“We encourage the right toy for the right kid,” said manager Abby Adelsheim- Marshall. “We don’t categorize our toys by gender. We try to get toys that are as open as possible and give kids a lot of choices.”
If you’re looking for Barbie, Lego or Paw Patrol, you won’t find them here. What you will find are toys that encourage creativity, problem solving and inventive play, like The Offbits design-your-own robot kits, Plus-Plus building sets and Hey Clay, which comes with an app to teach kids how to model bugs, monsters and other creatures out of clay.
Parents play a role
While we can’t control everything our kids are exposed to, parents have a lot of influence in how children are introduced to and play with toys, and how to address the gender stereotypes that come with them.
“The best strategy is to have a broad range available, and to support the toys and activities that they choose,” McGuire says. “No amount of buying kids dolls or trucks is going to change how much they like those toys. It comes from within them.”
In many cases, ideas about certain toys or interests being tied to one sex or another come from adults, not kids. “We don’t say boy vs. girl toys in our house; we say fancy or athletic or brain toys,” says Amy Seeman, reminding herself and others to be conscious of “how we are talking about this in front of our children.”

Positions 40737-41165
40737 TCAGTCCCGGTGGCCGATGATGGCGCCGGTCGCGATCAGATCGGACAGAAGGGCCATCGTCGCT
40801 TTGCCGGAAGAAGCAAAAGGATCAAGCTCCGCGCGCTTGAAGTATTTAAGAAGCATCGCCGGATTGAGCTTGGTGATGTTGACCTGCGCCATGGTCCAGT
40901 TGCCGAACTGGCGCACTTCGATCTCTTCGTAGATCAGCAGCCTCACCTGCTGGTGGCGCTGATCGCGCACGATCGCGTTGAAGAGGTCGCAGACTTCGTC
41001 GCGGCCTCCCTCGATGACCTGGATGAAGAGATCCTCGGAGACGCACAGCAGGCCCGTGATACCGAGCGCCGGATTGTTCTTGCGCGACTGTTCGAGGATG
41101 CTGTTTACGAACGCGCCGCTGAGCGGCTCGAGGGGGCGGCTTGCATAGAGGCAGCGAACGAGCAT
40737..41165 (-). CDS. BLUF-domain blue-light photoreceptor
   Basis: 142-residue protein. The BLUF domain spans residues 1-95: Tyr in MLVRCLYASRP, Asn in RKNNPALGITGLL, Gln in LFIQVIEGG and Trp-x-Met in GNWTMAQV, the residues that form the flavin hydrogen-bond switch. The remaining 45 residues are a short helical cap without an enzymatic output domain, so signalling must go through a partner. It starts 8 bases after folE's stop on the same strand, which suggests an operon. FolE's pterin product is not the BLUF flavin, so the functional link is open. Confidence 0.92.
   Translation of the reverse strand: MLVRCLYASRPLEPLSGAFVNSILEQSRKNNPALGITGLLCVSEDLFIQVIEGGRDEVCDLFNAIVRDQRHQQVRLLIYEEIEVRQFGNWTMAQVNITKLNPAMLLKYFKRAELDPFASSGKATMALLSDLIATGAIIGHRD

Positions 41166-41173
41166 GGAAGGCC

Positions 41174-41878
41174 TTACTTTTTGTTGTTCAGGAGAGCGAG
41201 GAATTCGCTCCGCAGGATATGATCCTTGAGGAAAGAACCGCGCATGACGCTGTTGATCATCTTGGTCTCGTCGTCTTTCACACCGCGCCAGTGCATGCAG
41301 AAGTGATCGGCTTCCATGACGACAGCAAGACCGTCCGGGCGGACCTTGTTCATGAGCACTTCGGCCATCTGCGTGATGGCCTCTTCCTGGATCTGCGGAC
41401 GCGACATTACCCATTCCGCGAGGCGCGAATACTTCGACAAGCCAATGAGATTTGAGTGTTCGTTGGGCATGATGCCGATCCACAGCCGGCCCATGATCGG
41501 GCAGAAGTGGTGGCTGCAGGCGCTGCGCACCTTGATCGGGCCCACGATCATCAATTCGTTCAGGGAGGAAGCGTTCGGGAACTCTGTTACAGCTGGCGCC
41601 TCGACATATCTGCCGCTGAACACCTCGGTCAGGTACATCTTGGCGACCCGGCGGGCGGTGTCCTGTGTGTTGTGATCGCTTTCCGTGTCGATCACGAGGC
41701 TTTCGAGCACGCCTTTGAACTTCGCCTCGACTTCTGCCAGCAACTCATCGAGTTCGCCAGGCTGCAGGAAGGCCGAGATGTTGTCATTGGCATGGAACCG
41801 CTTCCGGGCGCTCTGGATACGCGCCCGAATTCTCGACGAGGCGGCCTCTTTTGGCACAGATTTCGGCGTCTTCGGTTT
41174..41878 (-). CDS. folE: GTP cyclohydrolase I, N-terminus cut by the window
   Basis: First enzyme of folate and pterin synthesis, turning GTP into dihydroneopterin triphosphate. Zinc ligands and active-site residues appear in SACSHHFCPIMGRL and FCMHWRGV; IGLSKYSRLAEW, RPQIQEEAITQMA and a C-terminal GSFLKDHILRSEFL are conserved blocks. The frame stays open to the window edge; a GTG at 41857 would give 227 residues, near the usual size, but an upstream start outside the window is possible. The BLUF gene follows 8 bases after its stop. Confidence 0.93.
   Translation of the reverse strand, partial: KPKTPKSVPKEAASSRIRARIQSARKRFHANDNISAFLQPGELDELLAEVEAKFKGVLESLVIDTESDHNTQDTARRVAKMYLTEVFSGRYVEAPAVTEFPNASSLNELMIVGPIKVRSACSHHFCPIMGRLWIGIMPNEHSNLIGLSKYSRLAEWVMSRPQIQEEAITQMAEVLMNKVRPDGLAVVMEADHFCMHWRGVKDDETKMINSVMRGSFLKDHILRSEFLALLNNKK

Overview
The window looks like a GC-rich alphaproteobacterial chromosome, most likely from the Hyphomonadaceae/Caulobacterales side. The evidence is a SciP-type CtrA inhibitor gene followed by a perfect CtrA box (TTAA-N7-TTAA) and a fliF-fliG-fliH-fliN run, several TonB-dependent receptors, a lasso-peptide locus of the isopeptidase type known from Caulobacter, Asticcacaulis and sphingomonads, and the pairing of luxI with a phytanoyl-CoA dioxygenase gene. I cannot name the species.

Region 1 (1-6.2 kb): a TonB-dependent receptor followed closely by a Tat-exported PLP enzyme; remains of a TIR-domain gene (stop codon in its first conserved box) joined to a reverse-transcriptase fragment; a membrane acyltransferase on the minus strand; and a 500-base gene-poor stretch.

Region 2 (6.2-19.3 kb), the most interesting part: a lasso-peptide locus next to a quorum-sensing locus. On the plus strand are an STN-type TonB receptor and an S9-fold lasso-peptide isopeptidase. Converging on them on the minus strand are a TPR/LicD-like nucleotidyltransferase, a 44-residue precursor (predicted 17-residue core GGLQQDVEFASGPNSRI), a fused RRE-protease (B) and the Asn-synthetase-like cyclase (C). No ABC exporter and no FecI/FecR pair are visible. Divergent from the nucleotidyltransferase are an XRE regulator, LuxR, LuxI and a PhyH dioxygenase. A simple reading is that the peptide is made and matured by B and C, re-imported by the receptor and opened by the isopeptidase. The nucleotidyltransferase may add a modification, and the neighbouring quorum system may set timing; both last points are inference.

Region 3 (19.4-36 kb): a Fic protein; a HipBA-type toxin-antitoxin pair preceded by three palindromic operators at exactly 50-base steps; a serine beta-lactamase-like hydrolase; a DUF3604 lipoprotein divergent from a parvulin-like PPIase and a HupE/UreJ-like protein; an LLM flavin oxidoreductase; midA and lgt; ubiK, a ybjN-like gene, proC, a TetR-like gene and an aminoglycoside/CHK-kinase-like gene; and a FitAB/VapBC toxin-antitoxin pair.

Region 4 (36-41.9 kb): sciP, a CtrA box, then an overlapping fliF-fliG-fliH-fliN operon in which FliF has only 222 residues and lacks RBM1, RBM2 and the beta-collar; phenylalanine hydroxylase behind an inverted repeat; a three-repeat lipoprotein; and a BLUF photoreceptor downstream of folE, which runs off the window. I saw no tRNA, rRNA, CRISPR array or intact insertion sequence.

Determan, who teaches first grade, says her district (like many others in Minnesota and other states) has instituted gender sensitivity training, where teachers learn about gender norms and how to use gender-neutral language, such as calling students “kids” or “first graders” rather than boys or girls.
Even if your children do fit neatly into the boxes that society has constructed, you can teach them to be kind to those who don’t. “There’s no such thing as normal; every child is different,” says Seeman. “There’s no need to label anything at this young age. Our job is simply to build their confidence to live their best authentic lives and allow them to fully express themselves.”
Erica Wacker and her family of four live in St. Paul. Despite her best efforts, her two boys hate all things pink and glittery.